Vehicles can only cross the Potomac in 11 places, and the three that are for rail carry 30% of commuters across the river. It takes 57 highway lanes to carry the rest.

Photo by Scott Ableman on Flickr.

Virginia’s Department of Transportation recently looked at the current and projected volume at each crossing, then PlanItMetro analyzed the data.

Graphic by PlanItMetro. Click for larger version.

The six rail tracks carry nearly one third of the traffic, yet take up significantly less space.

The big takeaway, according to representatives from both VDOT and WMATA, is that any expansion of our region’s bridges should account for and include more than just cars.

One of VDOT’s recommendations is to continue the 495 Express Lanes from Virginia into Maryland by expanding the Legion Bridge. Should this happen, the region will be challenged to think proactively about how to integrate transit options; that goes for both what we have today and what we might have in the future. Adding a bus rapid transit route to the bridge, for example, could increase capacity by 14,000 crossings.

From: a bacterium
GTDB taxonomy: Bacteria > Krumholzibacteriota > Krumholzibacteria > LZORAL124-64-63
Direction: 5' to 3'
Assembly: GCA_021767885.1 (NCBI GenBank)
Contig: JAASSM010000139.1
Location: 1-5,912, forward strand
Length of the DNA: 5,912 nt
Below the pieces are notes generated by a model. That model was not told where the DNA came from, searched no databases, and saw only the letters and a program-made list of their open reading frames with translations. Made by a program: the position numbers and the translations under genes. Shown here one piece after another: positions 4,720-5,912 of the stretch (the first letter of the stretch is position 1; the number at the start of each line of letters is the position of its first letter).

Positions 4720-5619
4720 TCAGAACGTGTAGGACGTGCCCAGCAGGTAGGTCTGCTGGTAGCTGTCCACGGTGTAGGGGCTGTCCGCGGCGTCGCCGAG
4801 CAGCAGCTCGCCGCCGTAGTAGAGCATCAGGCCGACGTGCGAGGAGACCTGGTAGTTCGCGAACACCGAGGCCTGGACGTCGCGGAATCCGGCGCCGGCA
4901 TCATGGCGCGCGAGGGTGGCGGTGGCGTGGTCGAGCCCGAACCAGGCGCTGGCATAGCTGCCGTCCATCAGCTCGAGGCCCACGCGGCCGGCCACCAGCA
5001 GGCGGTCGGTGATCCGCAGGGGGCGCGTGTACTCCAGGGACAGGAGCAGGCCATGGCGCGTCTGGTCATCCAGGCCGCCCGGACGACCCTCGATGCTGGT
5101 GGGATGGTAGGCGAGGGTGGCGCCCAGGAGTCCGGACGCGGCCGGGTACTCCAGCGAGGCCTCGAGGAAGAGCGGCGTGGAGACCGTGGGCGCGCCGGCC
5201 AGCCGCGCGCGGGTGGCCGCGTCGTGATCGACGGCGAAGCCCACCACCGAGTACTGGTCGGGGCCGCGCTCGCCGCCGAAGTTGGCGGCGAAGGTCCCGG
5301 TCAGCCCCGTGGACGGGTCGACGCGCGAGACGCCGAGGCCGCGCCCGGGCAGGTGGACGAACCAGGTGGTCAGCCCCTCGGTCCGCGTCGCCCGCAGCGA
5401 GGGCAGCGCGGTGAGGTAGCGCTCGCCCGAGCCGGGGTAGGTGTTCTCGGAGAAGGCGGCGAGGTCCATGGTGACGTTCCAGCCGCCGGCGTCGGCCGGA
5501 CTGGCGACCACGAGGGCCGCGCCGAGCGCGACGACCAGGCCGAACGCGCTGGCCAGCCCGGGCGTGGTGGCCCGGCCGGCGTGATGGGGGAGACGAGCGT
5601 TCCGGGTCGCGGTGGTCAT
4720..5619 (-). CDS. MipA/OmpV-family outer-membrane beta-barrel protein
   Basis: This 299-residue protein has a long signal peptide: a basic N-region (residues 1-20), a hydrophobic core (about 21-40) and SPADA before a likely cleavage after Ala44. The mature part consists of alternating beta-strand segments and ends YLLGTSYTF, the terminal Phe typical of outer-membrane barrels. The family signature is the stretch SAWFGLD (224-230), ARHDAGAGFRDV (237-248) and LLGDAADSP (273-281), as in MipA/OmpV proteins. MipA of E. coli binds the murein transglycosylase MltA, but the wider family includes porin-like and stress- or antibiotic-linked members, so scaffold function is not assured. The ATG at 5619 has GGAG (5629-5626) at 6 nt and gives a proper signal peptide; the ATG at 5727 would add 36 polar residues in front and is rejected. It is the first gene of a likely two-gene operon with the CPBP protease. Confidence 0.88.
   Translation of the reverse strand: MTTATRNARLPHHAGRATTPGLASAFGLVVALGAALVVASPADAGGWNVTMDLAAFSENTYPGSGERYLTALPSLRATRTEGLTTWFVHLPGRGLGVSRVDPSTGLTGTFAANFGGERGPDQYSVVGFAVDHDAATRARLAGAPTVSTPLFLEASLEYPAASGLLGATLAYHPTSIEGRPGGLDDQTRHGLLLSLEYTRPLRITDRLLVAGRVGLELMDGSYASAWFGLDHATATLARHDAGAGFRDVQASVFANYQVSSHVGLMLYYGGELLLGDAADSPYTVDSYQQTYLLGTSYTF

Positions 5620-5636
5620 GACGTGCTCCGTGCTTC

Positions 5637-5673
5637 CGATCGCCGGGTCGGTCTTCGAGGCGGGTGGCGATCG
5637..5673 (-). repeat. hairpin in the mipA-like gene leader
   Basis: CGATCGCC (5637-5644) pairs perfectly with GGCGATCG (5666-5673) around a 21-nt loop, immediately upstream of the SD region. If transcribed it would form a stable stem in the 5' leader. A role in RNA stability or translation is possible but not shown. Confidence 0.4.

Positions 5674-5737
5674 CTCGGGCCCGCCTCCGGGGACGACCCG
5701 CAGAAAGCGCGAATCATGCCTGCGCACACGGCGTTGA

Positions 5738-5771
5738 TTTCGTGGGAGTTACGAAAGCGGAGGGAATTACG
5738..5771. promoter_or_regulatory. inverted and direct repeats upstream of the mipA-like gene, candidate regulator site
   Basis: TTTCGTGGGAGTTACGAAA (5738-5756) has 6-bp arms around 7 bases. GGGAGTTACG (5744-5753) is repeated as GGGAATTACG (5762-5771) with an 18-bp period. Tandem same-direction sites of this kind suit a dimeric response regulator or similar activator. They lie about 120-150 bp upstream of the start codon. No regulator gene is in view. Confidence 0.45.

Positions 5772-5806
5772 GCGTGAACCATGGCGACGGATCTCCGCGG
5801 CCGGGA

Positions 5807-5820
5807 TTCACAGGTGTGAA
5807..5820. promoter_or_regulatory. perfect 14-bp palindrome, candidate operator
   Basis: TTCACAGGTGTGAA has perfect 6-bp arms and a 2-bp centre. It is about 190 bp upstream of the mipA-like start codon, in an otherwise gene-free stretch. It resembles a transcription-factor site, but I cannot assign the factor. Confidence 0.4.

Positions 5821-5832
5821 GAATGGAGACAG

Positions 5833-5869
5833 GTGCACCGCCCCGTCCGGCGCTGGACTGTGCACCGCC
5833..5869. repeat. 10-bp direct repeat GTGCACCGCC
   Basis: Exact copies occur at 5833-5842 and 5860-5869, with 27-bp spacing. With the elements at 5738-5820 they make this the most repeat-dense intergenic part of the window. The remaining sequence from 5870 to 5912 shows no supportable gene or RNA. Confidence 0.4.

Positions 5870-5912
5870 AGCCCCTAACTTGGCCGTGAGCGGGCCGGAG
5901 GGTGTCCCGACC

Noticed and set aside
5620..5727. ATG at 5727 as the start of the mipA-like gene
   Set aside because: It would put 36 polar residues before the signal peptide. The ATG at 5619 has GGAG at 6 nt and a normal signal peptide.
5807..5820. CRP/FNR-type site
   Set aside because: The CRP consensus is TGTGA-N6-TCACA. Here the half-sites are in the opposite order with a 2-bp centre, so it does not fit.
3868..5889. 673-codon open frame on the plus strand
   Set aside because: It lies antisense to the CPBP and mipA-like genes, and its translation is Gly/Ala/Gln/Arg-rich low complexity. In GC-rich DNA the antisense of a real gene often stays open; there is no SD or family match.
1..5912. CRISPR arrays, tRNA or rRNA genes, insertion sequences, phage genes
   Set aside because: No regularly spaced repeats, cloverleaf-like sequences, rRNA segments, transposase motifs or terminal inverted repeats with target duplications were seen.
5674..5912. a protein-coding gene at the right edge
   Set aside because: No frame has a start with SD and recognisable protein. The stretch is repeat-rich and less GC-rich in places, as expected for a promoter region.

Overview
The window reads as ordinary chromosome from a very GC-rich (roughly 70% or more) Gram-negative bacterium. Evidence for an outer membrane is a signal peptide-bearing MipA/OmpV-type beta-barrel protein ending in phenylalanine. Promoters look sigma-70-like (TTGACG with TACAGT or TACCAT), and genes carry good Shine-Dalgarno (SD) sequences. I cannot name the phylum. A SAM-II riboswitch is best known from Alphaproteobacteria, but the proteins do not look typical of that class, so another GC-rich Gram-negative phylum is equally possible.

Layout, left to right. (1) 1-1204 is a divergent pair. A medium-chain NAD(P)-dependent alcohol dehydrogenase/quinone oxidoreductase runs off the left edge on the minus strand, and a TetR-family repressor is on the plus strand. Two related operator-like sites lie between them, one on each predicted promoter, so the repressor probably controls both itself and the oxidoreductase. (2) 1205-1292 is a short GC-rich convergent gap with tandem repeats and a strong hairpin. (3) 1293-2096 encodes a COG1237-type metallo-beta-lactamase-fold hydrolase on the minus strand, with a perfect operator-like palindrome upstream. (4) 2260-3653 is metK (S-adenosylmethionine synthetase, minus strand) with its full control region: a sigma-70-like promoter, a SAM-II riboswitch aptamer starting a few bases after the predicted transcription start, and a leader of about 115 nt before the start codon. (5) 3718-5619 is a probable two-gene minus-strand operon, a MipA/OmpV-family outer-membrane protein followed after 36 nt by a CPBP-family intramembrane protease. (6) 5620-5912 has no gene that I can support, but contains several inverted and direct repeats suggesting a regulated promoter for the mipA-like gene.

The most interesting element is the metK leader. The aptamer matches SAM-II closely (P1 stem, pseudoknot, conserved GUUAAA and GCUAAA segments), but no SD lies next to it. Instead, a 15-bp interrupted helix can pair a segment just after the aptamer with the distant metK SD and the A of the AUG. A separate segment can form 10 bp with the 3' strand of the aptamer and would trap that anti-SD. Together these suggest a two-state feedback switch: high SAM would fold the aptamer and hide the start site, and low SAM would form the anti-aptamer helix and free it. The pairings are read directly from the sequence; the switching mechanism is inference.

Graphic by PlanItMetro. Click for larger version.

Do we need to expand our bridges? Are the capacity improvements realistic, and if they are, are they worth the cost? Are there better solutions to get people across the river quickly and safely?

Correction: The original headline for this post read “Far more people cross the Potomac in trains than in cars,” which is inaccurate. What we meant to say was that proportionately, more people cross in trains than in cars.

Katie Gerbes is a recent graduate of the University of Maryland, where she obtained her Masters in Community Planning. Her interests are largely focused around urban design and community development. Originally from Baltimore, she currently lives in downtown Silver Spring.